Europe has recently voted to support a plan to end roaming fees for mobile users within the European Union starting December 2015. Should this plan get approved, operators will no longer be allowed to charge travellers extra for mobile phone calls, texts, or surfing on the Internet. EU legislators, particularly EU Commissioner for the digital agenda Neelie Kroes, feel that the roaming fee practice is a cash cow for the operators. She said that this move would get rid of barriers and make life easy and less expensive for frequent travellers.
In the same reform, the EU parliament also voted in favour of “net neutrality,” allowing for access to all Internet services without restriction. Telecom operators, however, disagreed with the vote, saying that this move was a step in the wrong direction, and would harm a lot of businesses.
On the financial side, EU legislators also voted to back a plan to cap credit card charges at 0.3% of the transaction value, and a maximum of EUR 0.07 for debit cards. The scheme, like the roaming fees plan, is also subject to the approval of EU member states. The member states are expected to have talks on these issues starting this summer.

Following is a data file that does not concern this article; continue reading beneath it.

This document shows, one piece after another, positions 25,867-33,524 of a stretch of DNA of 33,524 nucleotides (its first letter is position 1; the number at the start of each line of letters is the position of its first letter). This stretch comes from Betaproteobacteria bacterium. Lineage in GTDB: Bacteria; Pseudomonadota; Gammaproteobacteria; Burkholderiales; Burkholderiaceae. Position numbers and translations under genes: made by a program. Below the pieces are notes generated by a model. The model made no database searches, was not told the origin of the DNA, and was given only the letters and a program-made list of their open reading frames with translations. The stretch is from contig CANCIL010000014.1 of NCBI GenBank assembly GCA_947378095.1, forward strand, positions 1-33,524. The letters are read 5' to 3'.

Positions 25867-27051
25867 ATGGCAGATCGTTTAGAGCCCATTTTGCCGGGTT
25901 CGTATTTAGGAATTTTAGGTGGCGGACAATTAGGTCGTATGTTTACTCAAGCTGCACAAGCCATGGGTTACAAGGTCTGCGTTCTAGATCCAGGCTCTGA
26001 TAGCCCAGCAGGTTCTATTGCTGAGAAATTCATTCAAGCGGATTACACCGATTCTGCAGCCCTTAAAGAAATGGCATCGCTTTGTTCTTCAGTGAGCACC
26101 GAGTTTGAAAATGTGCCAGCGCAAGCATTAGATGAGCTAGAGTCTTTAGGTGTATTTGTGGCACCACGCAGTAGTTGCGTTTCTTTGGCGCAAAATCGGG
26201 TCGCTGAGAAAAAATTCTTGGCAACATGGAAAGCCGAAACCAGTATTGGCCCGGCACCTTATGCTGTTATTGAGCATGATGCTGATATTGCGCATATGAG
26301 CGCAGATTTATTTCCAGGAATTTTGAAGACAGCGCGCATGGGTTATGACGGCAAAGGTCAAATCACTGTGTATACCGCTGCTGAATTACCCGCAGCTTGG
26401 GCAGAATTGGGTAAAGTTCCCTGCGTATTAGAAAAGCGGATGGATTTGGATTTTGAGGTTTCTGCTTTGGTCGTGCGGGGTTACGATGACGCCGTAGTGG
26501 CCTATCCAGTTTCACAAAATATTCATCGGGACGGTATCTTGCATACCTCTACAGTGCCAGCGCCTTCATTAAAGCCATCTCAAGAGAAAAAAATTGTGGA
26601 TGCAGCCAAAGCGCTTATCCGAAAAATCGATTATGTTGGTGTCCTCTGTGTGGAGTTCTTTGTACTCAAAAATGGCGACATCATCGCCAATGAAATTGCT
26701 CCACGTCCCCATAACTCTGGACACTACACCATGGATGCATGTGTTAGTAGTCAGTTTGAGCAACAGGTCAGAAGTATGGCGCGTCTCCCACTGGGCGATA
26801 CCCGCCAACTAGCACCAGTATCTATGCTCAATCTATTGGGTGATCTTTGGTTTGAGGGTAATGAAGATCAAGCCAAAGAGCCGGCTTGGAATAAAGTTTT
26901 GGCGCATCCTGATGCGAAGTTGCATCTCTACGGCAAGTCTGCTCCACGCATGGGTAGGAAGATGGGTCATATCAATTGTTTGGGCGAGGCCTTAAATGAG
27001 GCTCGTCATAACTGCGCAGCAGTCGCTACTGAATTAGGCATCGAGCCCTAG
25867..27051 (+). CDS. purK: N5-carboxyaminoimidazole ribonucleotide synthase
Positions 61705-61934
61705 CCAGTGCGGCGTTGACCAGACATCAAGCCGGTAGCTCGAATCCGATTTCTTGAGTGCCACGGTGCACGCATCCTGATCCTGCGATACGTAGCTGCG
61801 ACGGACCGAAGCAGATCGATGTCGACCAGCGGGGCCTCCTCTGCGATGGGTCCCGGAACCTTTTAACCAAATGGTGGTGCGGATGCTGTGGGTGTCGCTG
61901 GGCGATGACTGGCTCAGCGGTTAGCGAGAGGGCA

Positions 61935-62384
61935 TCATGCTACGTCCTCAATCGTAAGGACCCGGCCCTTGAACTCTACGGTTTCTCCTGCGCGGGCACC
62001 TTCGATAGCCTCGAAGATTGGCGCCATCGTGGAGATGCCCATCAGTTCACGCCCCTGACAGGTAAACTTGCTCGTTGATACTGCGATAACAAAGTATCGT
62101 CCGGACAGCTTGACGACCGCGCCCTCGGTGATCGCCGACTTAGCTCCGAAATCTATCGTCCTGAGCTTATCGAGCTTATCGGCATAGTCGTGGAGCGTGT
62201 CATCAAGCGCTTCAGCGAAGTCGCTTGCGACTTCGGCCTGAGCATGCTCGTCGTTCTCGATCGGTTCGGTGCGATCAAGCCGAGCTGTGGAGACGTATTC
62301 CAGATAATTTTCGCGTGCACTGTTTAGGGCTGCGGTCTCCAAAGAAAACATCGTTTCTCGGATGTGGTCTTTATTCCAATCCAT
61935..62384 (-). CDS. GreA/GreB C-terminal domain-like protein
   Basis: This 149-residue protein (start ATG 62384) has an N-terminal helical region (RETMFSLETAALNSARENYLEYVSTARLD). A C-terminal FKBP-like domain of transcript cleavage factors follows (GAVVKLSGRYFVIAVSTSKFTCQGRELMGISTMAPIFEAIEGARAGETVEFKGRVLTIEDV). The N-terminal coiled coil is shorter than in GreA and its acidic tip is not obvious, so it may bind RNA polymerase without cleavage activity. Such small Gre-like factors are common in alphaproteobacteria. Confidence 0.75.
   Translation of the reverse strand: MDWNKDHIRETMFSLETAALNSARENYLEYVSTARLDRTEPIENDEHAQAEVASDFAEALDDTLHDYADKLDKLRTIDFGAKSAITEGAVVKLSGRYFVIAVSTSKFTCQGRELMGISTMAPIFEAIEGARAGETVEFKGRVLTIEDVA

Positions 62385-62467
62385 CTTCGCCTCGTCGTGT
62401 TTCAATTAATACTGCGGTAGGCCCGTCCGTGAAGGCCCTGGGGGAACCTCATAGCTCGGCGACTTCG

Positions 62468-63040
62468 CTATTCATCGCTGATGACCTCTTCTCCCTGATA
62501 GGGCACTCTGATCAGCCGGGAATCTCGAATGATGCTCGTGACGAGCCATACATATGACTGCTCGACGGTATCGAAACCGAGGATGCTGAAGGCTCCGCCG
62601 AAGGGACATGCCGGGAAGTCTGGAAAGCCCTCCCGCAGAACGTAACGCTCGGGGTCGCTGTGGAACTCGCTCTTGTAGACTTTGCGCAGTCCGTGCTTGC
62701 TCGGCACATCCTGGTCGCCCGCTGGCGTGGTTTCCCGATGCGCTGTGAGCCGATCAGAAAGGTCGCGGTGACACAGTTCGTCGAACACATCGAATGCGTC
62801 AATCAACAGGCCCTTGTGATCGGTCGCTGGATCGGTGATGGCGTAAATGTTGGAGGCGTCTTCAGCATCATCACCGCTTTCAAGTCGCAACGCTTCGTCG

Is Asia Next?
Even with the ASEAN Economic Community (AEC) integration slated for 2015, a similar scheme doesn’t seem to be quite possible for many Southeast Asian countries just yet.
According to a recent ADB survey, the AEC itself might not be integrated as planned due to many setbacks, including the lack of information disseminated to local businesses within ASEAN countries. There are still many problems that need to be solved as well, before the AEC can even touch base with problems such as roaming fees across ASEAN nations, or lowered credit card charges.
The AEC is currently focusing on barriers in trade areas such as agriculture and steel, as well as the elimination of non-tariff barriers like border restrictions and administration, as its top priorities. Once the AEC overcomes these hurdles, then the Community can assess telecom situations within the member countries and be better equipped to pass a reform such as the one the EU has on the table.